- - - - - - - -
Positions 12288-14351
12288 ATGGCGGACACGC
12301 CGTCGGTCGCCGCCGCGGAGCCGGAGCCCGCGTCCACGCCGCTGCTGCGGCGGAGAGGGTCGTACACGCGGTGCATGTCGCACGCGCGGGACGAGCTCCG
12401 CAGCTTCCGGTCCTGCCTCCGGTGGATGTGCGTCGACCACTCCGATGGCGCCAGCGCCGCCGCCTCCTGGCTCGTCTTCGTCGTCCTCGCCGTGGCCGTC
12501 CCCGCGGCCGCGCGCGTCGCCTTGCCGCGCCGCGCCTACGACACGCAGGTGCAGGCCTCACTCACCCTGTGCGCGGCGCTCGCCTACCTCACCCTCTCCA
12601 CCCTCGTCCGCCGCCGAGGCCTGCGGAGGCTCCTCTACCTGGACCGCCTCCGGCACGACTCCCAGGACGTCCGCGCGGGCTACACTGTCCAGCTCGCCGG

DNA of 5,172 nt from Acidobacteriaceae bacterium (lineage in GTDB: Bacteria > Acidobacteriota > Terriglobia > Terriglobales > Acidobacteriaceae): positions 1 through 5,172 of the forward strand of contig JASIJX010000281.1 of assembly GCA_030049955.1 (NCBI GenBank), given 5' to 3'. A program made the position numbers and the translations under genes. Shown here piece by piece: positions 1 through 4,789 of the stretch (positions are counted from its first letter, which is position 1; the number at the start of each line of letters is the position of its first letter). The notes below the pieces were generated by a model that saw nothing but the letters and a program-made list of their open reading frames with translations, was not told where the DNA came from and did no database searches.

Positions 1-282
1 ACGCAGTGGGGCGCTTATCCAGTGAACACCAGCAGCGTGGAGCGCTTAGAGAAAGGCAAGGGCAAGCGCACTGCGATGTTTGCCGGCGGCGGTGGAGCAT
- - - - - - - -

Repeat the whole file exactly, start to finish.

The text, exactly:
Positions 12288-14351
12288 ATGGCGGACACGC
12301 CGTCGGTCGCCGCCGCGGAGCCGGAGCCCGCGTCCACGCCGCTGCTGCGGCGGAGAGGGTCGTACACGCGGTGCATGTCGCACGCGCGGGACGAGCTCCG
12401 CAGCTTCCGGTCCTGCCTCCGGTGGATGTGCGTCGACCACTCCGATGGCGCCAGCGCCGCCGCCTCCTGGCTCGTCTTCGTCGTCCTCGCCGTGGCCGTC
12501 CCCGCGGCCGCGCGCGTCGCCTTGCCGCGCCGCGCCTACGACACGCAGGTGCAGGCCTCACTCACCCTGTGCGCGGCGCTCGCCTACCTCACCCTCTCCA
12601 CCCTCGTCCGCCGCCGAGGCCTGCGGAGGCTCCTCTACCTGGACCGCCTCCGGCACGACTCCCAGGACGTCCGCGCGGGCTACACTGTCCAGCTCGCCGG

DNA of 5,172 nt from Acidobacteriaceae bacterium (lineage in GTDB: Bacteria > Acidobacteriota > Terriglobia > Terriglobales > Acidobacteriaceae): positions 1 through 5,172 of the forward strand of contig JASIJX010000281.1 of assembly GCA_030049955.1 (NCBI GenBank), given 5' to 3'. A program made the position numbers and the translations under genes. Shown here piece by piece: positions 1 through 4,789 of the stretch (positions are counted from its first letter, which is position 1; the number at the start of each line of letters is the position of its first letter). The notes below the pieces were generated by a model that saw nothing but the letters and a program-made list of their open reading frames with translations, was not told where the DNA came from and did no database searches.

Positions 1-282
1 ACGCAGTGGGGCGCTTATCCAGTGAACACCAGCAGCGTGGAGCGCTTAGAGAAAGGCAAGGGCAAGCGCACTGCGATGTTTGCCGGCGGCGGTGGAGCAT